Federal grant funds suicide prevention, international credential recognizes quality of play therapy program
Lipscomb University has made two strides onto the national stage this semester in the areas of student mental health counseling and academic programs in play therapy, a technique used by therapists to work with children.
The University Counseling Center was recently awarded a Garrett Lee Smith Campus Suicide Prevention Grant, a federal grant awarded to 22 universities across the nation this year by the Substance Abuse and Mental Health Services Administration.
Lipscomb has been approved as the first Center of Play Therapy Education in the state and one of only 30 such centers in the world.
Both the University Counseling Center and the play therapy program are operated by the Department of Psychology, Counseling and Family Science in the College of Liberal Arts & Sciences.
"I am proud of the hard work that Denis' Thomas and our counseling center staff put into these two important accomplishments. It is an important part of our departmental mission to make positive impact through the work we do, and both of these achievements provide new avenues to do that," said Department Chair Shanna Ray.
New Funding for Suicide Prevention Programs
The $228,000 Campus Suicide Prevention Grant is matched with university funds, providing enough financial support to allow the counseling center’s assistant director to spend half her time focusing on prevention programs and opening up funds to hire a new on-campus counselor, much needed as the center’s student clientele has more than tripled in the past two years.
So far this school year, the counseling center is logging more than 200 patients a week, which doesn’t leave much time for prevention.
“This grant really helps free up time and money to focus on prevention and over three years’ time, to build a foundation that we can use throughout the future to prepare our students each year,” said Frank Scott, director of the counseling center.
The Campus Suicide Prevention Grants were established in 2004 by President George W. Bush in the nation’s first youth suicide prevention bill.
Lipscomb will use the grant to increase the counseling center’s social media presence and explore ways to more effectively use online resources to reach students, said Andrea Mills, assistant director of the counseling center.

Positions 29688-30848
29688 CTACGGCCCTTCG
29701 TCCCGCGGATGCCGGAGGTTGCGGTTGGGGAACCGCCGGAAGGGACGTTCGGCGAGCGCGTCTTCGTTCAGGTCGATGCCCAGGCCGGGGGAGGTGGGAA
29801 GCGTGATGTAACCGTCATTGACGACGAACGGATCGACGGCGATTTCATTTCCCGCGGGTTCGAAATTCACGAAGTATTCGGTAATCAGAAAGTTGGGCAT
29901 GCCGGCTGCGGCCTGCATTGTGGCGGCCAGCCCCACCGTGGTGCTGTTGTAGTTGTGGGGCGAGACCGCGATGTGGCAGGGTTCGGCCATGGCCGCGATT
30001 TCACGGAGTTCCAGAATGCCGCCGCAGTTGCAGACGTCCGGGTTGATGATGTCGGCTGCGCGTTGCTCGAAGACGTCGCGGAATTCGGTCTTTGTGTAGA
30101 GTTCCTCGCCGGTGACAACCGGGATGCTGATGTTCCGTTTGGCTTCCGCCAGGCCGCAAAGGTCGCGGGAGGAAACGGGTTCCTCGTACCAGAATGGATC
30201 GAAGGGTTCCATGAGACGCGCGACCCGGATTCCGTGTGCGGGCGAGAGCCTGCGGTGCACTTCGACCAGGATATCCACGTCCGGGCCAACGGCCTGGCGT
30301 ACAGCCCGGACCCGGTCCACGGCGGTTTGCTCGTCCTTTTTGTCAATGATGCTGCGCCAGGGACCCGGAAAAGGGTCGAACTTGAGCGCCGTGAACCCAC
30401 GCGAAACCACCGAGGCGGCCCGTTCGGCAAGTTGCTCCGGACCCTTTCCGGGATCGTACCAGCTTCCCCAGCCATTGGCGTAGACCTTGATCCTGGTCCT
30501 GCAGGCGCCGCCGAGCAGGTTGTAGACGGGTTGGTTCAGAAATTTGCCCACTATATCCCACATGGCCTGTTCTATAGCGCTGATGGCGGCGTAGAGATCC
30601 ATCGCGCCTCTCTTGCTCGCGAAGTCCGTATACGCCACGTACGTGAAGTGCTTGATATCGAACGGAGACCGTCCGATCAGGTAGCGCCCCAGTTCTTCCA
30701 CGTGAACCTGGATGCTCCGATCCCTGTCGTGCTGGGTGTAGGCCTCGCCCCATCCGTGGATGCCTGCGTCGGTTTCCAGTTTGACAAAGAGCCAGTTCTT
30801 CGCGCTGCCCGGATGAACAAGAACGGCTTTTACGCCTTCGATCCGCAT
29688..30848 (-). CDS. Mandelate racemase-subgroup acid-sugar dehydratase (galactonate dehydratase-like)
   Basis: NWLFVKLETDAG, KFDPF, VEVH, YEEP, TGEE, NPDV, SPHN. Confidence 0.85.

The center will also conduct a nationally used suicide prevention education program called Question Persuade Refer for all incoming freshmen beginning the 2016-2017 school year. The program certifies participants as “gatekeepers,” trained to recognize the signs of someone contemplating suicide.
Counseling officials have already held prevention trainings for Lipscomb’s resident assistants (RAs) and a sexual assault awareness and prevention workshop with Lipscomb’s female student athletes.
“This grant allows us to educate on much more than simply informing students of the signs of suicide. It includes any kind of mental health issue among a population considered at risk,” said Mills. “So we are working with any student population that may be marginalized.”
In the past two years, Nashville colleges have experienced several student suicides, including Lipscomb’s first on-campus suicide in decades in fall 2013.
“The campus community came together in a strong way to openly discuss mental health with the student body and to offer a variety of public and private sessions to help students, faculty and staff deal with the event and its aftermath,” Mills said. “Lipscomb’s counseling center led these initiatives with strong support and direction from the university administration.”
Those events resulted in a spike in students seeking on-campus counseling services that has not abated even two years later.
“The counseling center has made it a priority to focus on building capacity to deal with crisis as well as empowering the campus at large with the infrastructure necessary to implement a suicide prevention plan and sustain that plan throughout the coming years.”
Center for Play Therapy Education
This semester the play therapy program was approved by the Association for Play Therapy. This credential allows Lipscomb to offer continuing education credits to play therapy professionals and recognizes the quality of training provided to students, said Denis Thomas, assistant professor in psychology and the co-director of the play therapy program.
“As Lipscomb is the only approved center in the state and one of only seven in the Southeast, this will make a big difference in Nashville’s counseling community,” Thomas said.
Play therapy is a technique used by family therapists and mental health counselors to enhance development and work through emotional issues in children.
In order to be approved as a center, Thomas had to describe its ongoing efforts to conduct research, provide clinical training, operate a play therapy lab and offer continuing education. The play therapy program is a specialty offered in either the graduate mental health counseling or marriage and family therapy master’s programs.
Thomas and co-director Paris Goodyear Brown, a registered play therapy supervisor based in Franklin, Tenn., hold an annual conference for local professionals and oversee students’ internships in play therapy. In addition, the Lipscomb Family Therapy Center’s play therapy lab, opened on campus this past spring.
Future plans are to begin a lunch and learn series for local professionals and students, to begin offering continuing education credits and possibly supervisor trainings at the spring training conference.
Twenty students are enrolled in advanced play therapy and as of December 2015, 23 graduate students will have graduated with training in play therapy.